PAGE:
Mother Shipton's Prophecy
DESCRIPTION: "Carriages without horses shall go, And accidents fill the world with woe, Men in the air shall be seen In blue and black and white and green.... Under the water men shall walk... The world to an end shall come In eighteen hundred eighty-one."
EARLIEST DATE: 1923 (Peters), but see the NOTES
KEYWORDS: prophecy technology nonballad
FOUND IN: US(MW)
REFERENCES (1 citation):
Peters, p. 77, "Mother Shipman's Prophecy" (1 text)
NOTES: Although the text in Peters (which has no tune -- an indication that it was never a traditional song) refers to "Mother Shipman," this is unquestionably a reference to the "prophetess" known as "Mother Shipton."
The quantity of Mother Shipman material on the Internet surprised me (at least until I remembered that there is still popular demand for, e.g., astrology columns). The typical story is that she was born Ursula Southeil/Southill in about 1488, and lived until the reign of Elizabeth I. She was supposed to have lived near Knaresborough in Yorkshire. A cave where she took refuge is still pointed out; Alexander, pp. 198-199, notes that it was considered a dangerous place because high amounts of calcite in the runoff could enclose unmoving objects in stone very quickly.
But as Simpson/Roud note on p. 248, most of this information comes from a chapbook of her prophecies from 1641, nearly a century after her death; there is no reason to consider it reliable. If there are any valid references to Shipton from historical sources, I haven't seen them.
BriggsAbbr, p. 299, has a slightly different version: "Most, if not all, of these stories are derived from a book published in 1684, 130 years after the reputed death of Mother Shipton, and it is uncertain how far they were the invention of the author, Richard Head." Westwood/Simpson, p. 832, note that this version makes her a child of the Devil. Briggs goes on to repeat a story of magic and witchcraft. BriggsDict, volume A.2, p. 549, has another tale, "Mother Shipton's House," which seems to show that even articles associated with her were considered magical.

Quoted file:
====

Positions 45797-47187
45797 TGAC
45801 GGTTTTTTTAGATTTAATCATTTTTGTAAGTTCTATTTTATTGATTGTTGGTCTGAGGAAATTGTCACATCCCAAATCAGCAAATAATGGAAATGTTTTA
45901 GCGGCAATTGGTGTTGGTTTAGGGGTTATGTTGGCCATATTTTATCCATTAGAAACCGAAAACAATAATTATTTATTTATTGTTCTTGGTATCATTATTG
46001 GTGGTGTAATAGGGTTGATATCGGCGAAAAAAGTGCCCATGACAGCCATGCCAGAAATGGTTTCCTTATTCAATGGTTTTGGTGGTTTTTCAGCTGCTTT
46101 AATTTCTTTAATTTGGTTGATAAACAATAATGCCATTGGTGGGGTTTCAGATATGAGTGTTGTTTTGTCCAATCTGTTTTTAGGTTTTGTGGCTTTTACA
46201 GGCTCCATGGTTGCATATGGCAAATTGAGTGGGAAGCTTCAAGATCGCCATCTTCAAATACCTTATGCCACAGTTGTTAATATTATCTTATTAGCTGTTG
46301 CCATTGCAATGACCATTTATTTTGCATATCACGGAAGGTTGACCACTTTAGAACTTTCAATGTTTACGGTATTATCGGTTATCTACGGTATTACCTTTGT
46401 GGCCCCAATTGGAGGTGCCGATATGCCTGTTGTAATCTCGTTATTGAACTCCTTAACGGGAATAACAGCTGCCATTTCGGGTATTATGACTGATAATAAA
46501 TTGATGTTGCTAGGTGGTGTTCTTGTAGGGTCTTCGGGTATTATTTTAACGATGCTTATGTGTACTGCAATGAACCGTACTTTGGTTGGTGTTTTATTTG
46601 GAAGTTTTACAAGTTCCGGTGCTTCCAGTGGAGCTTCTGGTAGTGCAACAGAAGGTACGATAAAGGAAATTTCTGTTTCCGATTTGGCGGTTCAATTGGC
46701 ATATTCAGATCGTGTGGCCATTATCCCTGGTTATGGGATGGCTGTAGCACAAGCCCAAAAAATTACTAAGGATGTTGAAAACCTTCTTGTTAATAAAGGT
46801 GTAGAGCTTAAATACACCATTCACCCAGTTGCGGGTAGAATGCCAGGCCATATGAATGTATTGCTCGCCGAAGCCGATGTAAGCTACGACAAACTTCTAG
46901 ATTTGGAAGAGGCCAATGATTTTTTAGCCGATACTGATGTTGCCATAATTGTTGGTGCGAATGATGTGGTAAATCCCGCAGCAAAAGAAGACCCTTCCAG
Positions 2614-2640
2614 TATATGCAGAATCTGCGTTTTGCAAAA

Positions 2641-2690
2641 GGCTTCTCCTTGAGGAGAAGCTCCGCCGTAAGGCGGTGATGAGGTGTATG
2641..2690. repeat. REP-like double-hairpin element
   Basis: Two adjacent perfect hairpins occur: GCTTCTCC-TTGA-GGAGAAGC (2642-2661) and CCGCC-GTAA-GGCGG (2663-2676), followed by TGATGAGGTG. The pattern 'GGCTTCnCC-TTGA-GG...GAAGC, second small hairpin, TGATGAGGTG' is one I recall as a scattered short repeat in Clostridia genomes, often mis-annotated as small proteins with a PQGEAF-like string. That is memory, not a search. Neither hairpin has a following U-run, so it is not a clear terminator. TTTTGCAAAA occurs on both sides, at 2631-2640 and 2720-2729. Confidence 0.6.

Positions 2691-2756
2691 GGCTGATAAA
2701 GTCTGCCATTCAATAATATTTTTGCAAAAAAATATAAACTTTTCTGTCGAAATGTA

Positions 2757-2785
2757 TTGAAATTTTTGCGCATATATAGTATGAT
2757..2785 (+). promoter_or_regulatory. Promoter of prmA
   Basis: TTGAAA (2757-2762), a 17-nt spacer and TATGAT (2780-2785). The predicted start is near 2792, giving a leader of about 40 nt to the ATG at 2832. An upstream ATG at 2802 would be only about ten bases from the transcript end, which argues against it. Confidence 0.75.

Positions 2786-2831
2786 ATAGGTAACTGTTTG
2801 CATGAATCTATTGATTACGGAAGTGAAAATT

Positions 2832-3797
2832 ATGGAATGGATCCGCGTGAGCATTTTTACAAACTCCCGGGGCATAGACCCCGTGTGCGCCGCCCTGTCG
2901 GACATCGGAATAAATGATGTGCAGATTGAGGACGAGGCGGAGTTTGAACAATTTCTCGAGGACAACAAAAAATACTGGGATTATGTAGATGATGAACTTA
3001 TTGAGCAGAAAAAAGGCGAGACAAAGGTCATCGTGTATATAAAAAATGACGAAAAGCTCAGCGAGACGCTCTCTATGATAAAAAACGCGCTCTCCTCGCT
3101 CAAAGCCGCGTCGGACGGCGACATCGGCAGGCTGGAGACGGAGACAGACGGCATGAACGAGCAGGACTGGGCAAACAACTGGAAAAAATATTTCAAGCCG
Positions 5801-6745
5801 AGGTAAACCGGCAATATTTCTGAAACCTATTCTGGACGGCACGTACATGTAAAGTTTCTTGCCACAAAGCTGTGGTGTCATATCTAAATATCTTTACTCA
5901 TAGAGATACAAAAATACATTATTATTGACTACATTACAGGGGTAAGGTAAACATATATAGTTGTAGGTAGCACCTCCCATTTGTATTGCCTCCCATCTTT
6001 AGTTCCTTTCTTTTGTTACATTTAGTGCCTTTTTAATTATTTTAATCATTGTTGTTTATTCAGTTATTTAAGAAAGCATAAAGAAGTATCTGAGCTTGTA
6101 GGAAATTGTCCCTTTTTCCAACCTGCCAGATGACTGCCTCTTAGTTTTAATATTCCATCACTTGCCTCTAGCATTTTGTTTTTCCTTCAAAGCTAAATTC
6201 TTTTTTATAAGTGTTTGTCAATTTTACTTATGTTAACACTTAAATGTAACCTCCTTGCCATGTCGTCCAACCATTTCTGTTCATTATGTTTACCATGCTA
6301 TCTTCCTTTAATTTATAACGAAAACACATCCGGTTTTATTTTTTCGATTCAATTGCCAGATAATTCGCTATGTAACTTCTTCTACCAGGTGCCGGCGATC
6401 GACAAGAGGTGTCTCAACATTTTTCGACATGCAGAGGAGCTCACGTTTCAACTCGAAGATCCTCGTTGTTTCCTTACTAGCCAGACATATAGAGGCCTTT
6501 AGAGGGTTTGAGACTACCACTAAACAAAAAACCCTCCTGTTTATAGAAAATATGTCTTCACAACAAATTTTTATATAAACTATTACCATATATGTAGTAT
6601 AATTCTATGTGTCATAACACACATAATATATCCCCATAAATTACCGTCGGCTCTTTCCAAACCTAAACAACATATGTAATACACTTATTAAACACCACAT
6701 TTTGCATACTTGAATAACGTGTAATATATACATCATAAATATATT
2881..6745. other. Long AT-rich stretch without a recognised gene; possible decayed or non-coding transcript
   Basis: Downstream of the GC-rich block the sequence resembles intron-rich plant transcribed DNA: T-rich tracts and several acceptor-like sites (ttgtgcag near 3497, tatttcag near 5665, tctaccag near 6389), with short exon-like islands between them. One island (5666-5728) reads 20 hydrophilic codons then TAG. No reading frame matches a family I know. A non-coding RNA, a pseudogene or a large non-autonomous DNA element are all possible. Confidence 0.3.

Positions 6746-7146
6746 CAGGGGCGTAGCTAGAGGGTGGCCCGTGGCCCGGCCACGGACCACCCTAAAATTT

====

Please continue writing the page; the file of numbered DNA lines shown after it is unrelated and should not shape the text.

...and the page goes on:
She is reported to have prophesied the death of Cardinal Wolsey -- or at least his failure to reach York on his last trip (Westwood/Simpson, p. 832; Kellett, p. 118); this is considered the prophecy that validated her others, but the accounts of it are, of course, all after-the fact.
The version of the text found in Peters doesn't even go back to Shipton. In 1862, one Charles Hindley took an old Mother Shipton chapbook, edited it, and added some material, including the final couplet about the world ending in 1881 (an interesting number since it is symmetrical front-to-back and top-to-bottom; Westwood/Simpson, p. 833). This was taken seriously enough that there was panic in that year -- even though Hindley had admitted in 1873 to having written the account himself. A later version changed the year to 1991 (Kellett, p. 118), but that obviously didn't work out either.
Hindley had lots of company; according to Alexander, p. 199, more than fifty books of her prophecies have been published since the first one.
Although Shipton's prophecies do often seem to have come true (e.g. the big about carriages without horses), there seems to be little indication that whoever originated the verses expected them to come about as a result of technology; the various Biblical apocalypses seem a greater source of inspiration (and probably explain why Hindley saw fit to add an apocalyptic ending).
According to Kellett, p. 118, the species of insect Callistege me has the popular name "Mother Shipton's Moth." - RBW
Last updated in version 4.1
- Alexander: Marc Alexander, A Companion to the Folklore, Myths & Customs of Britain, Sutton Publishing, 2002
- BriggsAbbr: Katherine Briggs, British Folktales (originally published in 1970 as A Dictionary of British Folk-Tales), revised 1977 (I use the 1977 Pantheon paperback edition)
- BriggsDict: Katherine Briggs, A Dictionary of British Folk-Tales in the English Language, Part A: Folk Narratives, 1970 (I use the 1971 Routledge paperback that combines volumes A.1 and A.2)
- Kellett: Arnold Kellett, The Yorkshire Dictionary of Dialect, Tradition, and Folklore, revised edition, Smith Settle, 2002
- Simpson/Roud: Jacqueline Simpson and Steve Roud, A Dictionary of English Folklore, Oxford, 2000
- Westwood/Simpson: Jennifer Westwood and Jacqueline Simpson, The Lore of the Land: A Guide to England's Legends, from Spring-Heeled Jack to the Witches of Warboys, 2005 (I use the 2006 Penguin paperback edition)
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